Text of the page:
In this issue of Blood, Ningtyas et al1 present a novel mechanism for red blood cell (RBC) clearance involving binding of platelets to aged, senescent RBCs, enhancing their removal by erythrophagocytosis in the spleen. This highlights an important physiological function of RBC and platelet aggregates, termed platelet RBC complexes (P-RBCs), which is likely to play a critical role also in the pathology of diseases such as sickle cell disease, malaria, and immune thrombocytopenia.2,3
Abundant RBCs in the blood cause margination of platelets in vessels, through the rheological properties of particle distribution in laminar flow conditions. This is critical for normal platelet function as sentinels of endothelial damage and vessel integrity.4 RBCs and platelets are able to interact directly, also, through mechanisms that include platelet αIIbβ3 and RBC ICAM4.5 RBCs can contribute then to platelet activation, principally through release of adenosine 5′-diphosphate, under certain circumstances.4 This commentary focuses on a functionally specific interaction between platelets and senescent RBCs, mediating their clearance from the blood in healthy, and possibly disease, conditions.
Clearance of senescent RBCs is a complex process that can be mediated by a variety of mechanisms and is essential not only for recycling of their components such as iron but also to minimize procoagulant activity and thrombotic complication associated with enhanced surface exposure of phosphatidylserine (PS) on senescent RBCs.6 RBC clearance occurs primarily in the spleen, where mechanical filtration of cells with a compromised structure due to age and damage occurs in the red pulp.6 Taking advantage of their decreased deformability, RBCs are then lysed and cleared by splenic macrophages and by the reticuloendothelial system in the process of erythrophagocytosis.6 Membrane changes that signal senescence include increased surface PS expression, downregulation of the CD47 self-antigen, and opsonization.7
The work by Ningtyas et al advances our understanding of canonical erythrophagocytosis. The authors highlight that platelets preferentially bind to aged RBCs using a pulse-chase labeling method, tagging RBCs long term and costaining for CD41. This, combined with imaging flow cytometry, confirmed the interaction, and the authors showed the proportion of P-RBCs was 2 to 10 times greater in old vs younger RBCs. The P-RBCs are rapidly cleared by the mononuclear phagocytic system, as summarized in the figure. Mice treated with clodronate-liposomes to deplete macrophages showed decreased clearance of P-RBC aggregates, highlighting the primary role played by these cells in the clearance mechanism. When P-RBCs, RBCs, and platelets were labeled ex vivo and transfused into recipient mice, costained P-RBCs were cleared 3 times faster than platelets and 7 times faster than RBCs that were not bound by platelets. This, in conjunction with the findings of preferential binding to senescent-aged RBCs, suggests synergy between the 2 cell types when complexed together to mediate clearance of senescent RBCs.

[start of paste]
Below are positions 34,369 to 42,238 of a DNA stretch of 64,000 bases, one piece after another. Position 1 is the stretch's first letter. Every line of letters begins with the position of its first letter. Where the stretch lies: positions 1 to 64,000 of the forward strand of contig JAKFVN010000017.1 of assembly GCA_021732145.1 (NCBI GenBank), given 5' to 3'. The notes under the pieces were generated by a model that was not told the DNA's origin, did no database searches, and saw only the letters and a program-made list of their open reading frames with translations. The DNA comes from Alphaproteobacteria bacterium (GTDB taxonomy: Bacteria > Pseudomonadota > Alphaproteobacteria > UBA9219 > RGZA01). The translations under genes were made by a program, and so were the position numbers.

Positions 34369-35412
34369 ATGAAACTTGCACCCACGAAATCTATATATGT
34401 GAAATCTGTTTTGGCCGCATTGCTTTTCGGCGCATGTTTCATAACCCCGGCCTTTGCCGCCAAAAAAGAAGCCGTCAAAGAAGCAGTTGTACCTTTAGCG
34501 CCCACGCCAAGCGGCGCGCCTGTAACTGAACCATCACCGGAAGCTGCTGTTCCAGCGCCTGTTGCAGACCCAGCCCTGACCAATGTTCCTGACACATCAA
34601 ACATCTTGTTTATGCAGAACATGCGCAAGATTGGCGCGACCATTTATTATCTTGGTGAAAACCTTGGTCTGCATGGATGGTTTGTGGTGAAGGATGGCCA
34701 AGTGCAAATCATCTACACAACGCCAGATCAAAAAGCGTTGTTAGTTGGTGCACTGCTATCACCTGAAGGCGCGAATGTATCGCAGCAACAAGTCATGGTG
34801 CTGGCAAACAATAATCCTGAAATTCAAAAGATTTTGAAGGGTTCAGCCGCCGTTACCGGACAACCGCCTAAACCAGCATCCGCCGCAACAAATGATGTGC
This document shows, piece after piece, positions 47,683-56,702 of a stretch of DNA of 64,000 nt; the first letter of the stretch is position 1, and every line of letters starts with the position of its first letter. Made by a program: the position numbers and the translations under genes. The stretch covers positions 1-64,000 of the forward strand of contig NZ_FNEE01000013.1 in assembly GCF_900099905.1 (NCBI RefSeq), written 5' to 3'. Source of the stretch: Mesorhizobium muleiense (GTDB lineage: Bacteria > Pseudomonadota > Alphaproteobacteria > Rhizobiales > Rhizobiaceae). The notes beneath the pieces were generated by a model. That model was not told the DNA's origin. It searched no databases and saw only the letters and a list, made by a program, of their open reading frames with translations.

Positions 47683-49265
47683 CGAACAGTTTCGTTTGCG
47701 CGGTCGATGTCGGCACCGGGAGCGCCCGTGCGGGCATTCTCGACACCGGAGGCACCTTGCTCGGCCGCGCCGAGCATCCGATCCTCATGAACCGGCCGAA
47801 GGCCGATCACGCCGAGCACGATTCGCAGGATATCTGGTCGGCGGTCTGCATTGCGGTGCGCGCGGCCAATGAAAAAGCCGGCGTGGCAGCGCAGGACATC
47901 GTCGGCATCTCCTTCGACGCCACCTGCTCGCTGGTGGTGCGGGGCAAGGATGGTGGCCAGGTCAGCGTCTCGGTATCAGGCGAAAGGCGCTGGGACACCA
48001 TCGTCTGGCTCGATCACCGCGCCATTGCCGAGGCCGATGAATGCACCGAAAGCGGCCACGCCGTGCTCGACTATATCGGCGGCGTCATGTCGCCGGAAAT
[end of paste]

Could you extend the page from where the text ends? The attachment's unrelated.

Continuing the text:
It was also clear that the spleen is the primary site of clearance of P-RBCs, since elevated levels of complexes were observed in the bloodstream of splenectomized mice. This would explain the rarity of these complexes in the systematic vasculature in normal animals. Importantly, this finding translates to humans since it was shown that P-RBCs were elevated substantially 60 days postsplenectomy in human patients.
This fascinating novel discovery opens up numerous avenues for future research to examine the mechanistic nature of this enhanced clearance by binding to platelets. It will be important to determine whether platelet interaction merely enhances known mechanisms of RBC clearance, for example, by affecting RBC entrapment in splenic red pulp cords or increasing opsonization by increased presentation of autorecognition signals including PS exposure. It could, however, mediate a novel clearance mechanism in the spleen, and the authors speculate a role for platelet-derived thrombospondin bridging oxidized CD47 on the surface of senescent RBCs to the phagocytic SIRP-α receptor.8
Although the authors write this in the context of RBC clearance, could it also be possible that this process is involved in platelet clearance as well, due to the stoichiometry of the system being biased greatly in favor of RBCs? RBCs exceed platelets in both number and longevity. Does this mean, therefore, that many platelets are also cleared with an associated RBC by this mechanism? It is also interesting to speculate whether all platelets are able to interact with senescent RBCs or whether it is only a subset, for example, platelets that are also undergoing senescence. This would make sense for biology, allowing clearance of both senescent cells in a single process.
The authors also show the potential clinical importance of the process. Patients with immune thrombocytopenia (ITP) had markedly fewer P-RBCs and greater numbers of aged RBCs expressing increased levels of PS and FasR. Platelet-dependent clearance of PS-exposing RBCs in particular may be important, therefore, in minimizing intravascular coagulation but may underlie mechanisms of enhanced paradoxical thrombosis in ITP and other states of marked thrombcytopenia.9
Overall, this elegant study provides foundational work for understanding additional complexities in RBC homeostasis, and possibly platelet homeostasis also, through direct interaction between these 2 cell types. The work opens the door for further research to fully understand its mechanism and clinical implications in health and disease.
Conflict-of-interest disclosure: The authors declare no competing financial interests.